(b) The benefits M. received in various industries. Firstly, the domestic courts did not verify the applicant's argument in full with reference to his factual grounds. From the development of the events, it followed that, during the conviction of the applicant and the consideration of his appeal, the advantages that M. allegedly received in exchange for the incriminating evidence of the applicant consisted of the following: (i) the charge of O's murder was dropped from M. , the criminal case was dismissed, and M. was released from custody pending trial in the case, and (ii) the charge of K.'s murder was suspended. However, the court of second instance limited itself to checking the advantages that M. received in the course of the same process (upon the murder of K.). Any advantages that he could have gained in the context of the prosecution for the murder of O. were not taken into account. However, the fact remains that after M. changed his version of the events, the charge was dropped from him, the investigation was terminated, and he was released during the trial. None of the courts expressed their attitude to these circumstances.
Secondly, the conclusion of the Slovak courts that M. did not receive any advantages contradicted the further development of events: (i) the cancellation of the decision to institute criminal proceedings on suspicion of perjury and (ii) the termination of the criminal prosecution for the murder of K., a decision which was made explicitly and specifically in exchange for his testimony. Of course, all this happened after the completion of the trial in the applicant’s case. However, during the latter, the prosecution of M. for the murder of K. was already suspended. This was a preliminary step in ending the criminal prosecution of M.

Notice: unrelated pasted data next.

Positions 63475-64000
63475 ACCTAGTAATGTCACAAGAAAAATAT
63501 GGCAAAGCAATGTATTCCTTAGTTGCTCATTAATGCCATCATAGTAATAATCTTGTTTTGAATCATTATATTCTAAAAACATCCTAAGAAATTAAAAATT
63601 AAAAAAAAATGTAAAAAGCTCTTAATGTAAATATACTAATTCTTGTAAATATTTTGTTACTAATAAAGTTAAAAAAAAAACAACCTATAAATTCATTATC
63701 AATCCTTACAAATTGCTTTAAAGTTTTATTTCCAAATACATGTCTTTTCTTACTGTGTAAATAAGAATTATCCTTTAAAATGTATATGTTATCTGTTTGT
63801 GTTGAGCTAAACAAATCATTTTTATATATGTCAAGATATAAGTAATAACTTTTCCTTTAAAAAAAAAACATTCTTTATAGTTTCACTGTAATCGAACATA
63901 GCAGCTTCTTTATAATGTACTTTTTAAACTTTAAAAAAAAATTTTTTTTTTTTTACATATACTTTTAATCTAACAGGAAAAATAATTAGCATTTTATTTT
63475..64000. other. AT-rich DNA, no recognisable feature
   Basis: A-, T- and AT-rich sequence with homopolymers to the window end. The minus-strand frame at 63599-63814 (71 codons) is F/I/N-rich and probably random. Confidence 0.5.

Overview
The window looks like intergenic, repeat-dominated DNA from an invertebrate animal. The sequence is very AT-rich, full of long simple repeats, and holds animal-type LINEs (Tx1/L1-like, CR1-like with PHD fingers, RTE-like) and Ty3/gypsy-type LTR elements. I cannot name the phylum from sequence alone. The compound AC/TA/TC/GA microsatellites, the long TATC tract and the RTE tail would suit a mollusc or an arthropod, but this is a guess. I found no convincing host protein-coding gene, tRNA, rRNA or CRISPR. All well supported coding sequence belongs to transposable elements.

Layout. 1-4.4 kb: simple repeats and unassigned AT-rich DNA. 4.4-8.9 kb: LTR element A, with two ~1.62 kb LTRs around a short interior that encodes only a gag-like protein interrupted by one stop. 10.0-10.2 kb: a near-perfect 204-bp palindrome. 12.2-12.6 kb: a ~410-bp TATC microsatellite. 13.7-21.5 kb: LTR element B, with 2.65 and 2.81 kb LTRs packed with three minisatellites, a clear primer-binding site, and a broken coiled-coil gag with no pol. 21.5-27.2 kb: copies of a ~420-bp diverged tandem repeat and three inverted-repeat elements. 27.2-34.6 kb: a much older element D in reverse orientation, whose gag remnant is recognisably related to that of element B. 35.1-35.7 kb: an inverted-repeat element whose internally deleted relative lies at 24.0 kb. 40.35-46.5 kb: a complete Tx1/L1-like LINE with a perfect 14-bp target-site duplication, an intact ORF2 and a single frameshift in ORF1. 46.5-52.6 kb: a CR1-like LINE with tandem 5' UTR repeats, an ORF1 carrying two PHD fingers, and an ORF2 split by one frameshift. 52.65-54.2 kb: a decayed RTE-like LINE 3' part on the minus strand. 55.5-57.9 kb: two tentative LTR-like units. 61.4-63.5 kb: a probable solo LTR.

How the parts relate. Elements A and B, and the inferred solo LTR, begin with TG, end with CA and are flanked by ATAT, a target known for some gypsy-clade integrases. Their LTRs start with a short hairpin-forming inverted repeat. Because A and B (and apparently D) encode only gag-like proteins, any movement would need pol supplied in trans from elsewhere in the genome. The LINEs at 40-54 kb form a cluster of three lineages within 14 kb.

Thirdly, decisions on granting M. the advantages were taken by the prosecution authorities, which in Slovakia are organized as a single hierarchical structure. This implied a certain degree of coordination, which in the present case also involved the participation of the same prosecutor in various proceedings. The preliminary advantage that M. obtained during the applicant’s trial could not be considered separately from the general advantage that he received in connection with the prosecution in his own criminal case of the murder of K. in exchange for evidence against the applicant.
Fourthly, no particular attention was paid to the fact that M.’s testimony came from a witness who, according to him, himself participated in the commission of the crime, while the advantage granted to him went beyond simply reducing the sentence or financial benefits and in fact led to the avoidance of responsibility for such a crime as murder.
Fifthly, M.’s transaction with the investigation in the applicant’s case was not subject to proper judicial review. The control by the second-instance court was not appropriate, and the higher courts did not consider the applicant's argument. In addition, all decisions regarding the criminal prosecution of M. were taken solely by the prosecution authorities without any element of judicial control.
The Court also concluded that the failure to submit to the applicant the objections of the prosecution authorities on his appeal and legal appeal had violated the applicant’s right to a fair trial.
In the case there was a violation of the requirements of Article 6 of the Convention (adopted unanimously).
In application of Article 41 of the Convention. The Court awarded the applicant EUR 5,000 in respect of non-pecuniary damage; the claim for pecuniary damage was rejected.